Roger Williams MonologueView as PDF
By Richard Atkins
I am Roger Williams. Most Americans know me, because I founded the state of Rhode Island. What most people do not know is that I also started the first Baptist church in this country. Both of these events were tied together, so let me explain how they came about.
I was born in England in 1599. After I graduated in law from Cambridge University, I was ordained as a priest in the Church of England. I met some Puritan teachers at Cambridge and soon accepted their strong dislike of the liturgy and hierarchy of the Church, so much so that I left England and sailed for American in 1631. This was just a year after the Puritans had planted the city of Boston.
Three months after landing on these shores, I moved to Salem with my wife, Mary, and became a church teacher there. I did not like the dictatorial rulership in the Puritan community, so we moved on that summer to Plymouth, to try to fit in with the folks known as the Pilgrims. I was able to remain there for 2 years until I offended the overlords in Boston by saying that they had no jurisdiction over the minds of men.
I insisted that neither church nor state should persecute the heretic or the atheist. I insisted that everyone – even Jews, Turks, and anti-Christians might be peaceable and quiet subjects, loving and helpful neighbors, fair and just dealers, true and loyal to the civil government. I want to give much credit for my ideas on religious liberty to a person who greatly influenced my thinking, namely, Mistress Anne Hutchinson, whose Monday school class I attended. Mistress Hutchinson was to undergo some of the same ostracism that I received from the authorities.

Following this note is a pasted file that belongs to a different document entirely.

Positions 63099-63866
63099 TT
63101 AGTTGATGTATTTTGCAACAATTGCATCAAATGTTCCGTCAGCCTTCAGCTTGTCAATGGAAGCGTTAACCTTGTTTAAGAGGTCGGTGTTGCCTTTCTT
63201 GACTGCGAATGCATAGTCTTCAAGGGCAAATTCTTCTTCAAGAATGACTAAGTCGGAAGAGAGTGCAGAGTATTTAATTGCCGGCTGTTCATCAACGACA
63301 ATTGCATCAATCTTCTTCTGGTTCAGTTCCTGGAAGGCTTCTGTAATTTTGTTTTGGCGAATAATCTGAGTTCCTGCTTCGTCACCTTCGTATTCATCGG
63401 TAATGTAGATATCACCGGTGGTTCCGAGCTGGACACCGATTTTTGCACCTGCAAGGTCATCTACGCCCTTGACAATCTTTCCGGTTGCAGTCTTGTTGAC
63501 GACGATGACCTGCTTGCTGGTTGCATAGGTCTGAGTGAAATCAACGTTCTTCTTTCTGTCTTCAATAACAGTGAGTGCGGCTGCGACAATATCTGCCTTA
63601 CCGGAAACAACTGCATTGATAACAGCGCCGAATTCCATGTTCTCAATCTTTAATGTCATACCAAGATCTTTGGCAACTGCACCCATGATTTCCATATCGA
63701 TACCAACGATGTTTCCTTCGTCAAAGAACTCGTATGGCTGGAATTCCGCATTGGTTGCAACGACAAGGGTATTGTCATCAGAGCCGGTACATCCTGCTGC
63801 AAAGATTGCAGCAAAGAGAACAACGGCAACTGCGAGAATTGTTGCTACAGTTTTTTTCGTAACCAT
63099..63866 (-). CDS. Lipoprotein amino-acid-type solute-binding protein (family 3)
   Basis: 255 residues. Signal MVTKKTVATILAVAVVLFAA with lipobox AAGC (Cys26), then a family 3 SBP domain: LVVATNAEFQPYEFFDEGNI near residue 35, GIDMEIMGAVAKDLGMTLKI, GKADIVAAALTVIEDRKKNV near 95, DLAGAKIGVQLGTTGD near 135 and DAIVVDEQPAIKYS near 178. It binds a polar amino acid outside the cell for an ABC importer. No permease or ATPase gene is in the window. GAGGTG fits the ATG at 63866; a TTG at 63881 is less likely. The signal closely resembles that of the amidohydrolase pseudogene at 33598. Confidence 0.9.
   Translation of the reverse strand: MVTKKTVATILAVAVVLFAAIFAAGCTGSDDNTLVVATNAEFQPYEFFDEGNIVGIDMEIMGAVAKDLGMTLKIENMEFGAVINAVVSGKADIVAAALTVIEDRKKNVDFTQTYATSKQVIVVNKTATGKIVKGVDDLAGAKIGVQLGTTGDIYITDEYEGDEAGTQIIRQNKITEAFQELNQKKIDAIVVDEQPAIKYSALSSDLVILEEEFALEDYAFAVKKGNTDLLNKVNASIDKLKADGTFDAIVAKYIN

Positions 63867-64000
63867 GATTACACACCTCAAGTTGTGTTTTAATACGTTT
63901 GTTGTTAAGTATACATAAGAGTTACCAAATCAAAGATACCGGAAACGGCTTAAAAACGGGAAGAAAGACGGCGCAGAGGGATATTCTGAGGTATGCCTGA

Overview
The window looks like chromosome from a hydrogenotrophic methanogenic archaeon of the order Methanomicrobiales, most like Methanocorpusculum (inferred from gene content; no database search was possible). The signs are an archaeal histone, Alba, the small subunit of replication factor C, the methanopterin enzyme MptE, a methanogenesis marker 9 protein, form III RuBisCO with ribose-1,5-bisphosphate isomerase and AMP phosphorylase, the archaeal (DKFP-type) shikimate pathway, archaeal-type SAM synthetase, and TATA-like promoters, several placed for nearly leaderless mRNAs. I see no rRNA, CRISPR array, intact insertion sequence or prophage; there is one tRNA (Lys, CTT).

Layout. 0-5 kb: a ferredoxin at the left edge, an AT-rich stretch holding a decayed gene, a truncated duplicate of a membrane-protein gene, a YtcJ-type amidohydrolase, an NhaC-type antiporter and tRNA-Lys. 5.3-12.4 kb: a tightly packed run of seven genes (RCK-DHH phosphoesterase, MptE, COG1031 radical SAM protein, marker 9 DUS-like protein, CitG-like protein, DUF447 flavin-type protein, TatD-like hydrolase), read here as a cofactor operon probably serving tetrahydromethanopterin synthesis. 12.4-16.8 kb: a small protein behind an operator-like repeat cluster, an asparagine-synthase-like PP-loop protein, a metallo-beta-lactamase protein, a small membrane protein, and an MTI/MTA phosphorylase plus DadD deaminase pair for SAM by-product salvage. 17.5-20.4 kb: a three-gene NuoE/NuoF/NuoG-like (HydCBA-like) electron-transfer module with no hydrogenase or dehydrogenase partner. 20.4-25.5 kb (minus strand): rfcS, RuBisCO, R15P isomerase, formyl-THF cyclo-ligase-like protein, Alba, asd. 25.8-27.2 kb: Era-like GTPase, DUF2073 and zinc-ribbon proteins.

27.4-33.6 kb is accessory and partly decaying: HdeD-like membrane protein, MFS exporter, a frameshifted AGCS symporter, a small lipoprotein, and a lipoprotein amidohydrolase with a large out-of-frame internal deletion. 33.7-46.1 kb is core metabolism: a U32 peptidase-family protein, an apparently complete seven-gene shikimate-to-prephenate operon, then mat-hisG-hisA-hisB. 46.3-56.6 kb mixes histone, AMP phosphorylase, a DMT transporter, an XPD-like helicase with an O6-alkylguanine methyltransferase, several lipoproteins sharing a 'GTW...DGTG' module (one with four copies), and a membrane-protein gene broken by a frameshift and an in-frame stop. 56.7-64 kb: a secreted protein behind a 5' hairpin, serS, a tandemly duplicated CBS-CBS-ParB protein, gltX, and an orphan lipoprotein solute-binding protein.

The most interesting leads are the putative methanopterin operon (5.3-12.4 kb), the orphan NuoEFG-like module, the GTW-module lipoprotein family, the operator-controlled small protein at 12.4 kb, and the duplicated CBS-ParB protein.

For the expression of these opinions, I was brought to trial in 1635 and ordered to get out of Massachusetts. When the authorities came to arrest me, I left my home and family in the dead of winter and went to live with some Indians I had befriended. The following summer, four other men joined me, and together we founded the town of Providence Plantation. We established friendly relations with the local Indians and bought land from them upon which to settle.
An Indian war broke out the next year, and I was able to make an alliance that saved the lives of the people who had driven me out. They expressed appreciation for what I did for them, but they refused to welcome me back into their communities.
My new settlement had a high ideal of allowing freedom of conscience to all who joined us. This brought in many settlers, and some of these were Baptists. After discussing religious ideas with them, I was baptized in 1639, and led the group in founding the first Baptist church in America.
Like another Baptist leader before me, John Smyth, I kept my heart open for God to fill it with more light and truth. I soon left the Baptist fellowship and became a “seeker” or an “independent.” In the years that followed, I went to England and secured a charter for the towns of Providence, Newport, and Portsmouth. These became the principle cities of the colony of Rhode Island.
The 1663 charter of the Rhode Island colony stated that: “no person within said colony, at any time hereafter, shall be in any wise molested, punished, disquieted, or called in question for any differences of opinion in matters of religion…but that all and any persons may, from time to time, and at all times hereafter, freely and fully have and enjoy his and their own judgments and consciences in matters of religious concernment throughout the tract of land hereafter mentioned.”
I hope that Baptists will appreciate the hardships I endured for the ideal of religious tolerance, and I pray that this principle is never lost or compromised in this great land of America.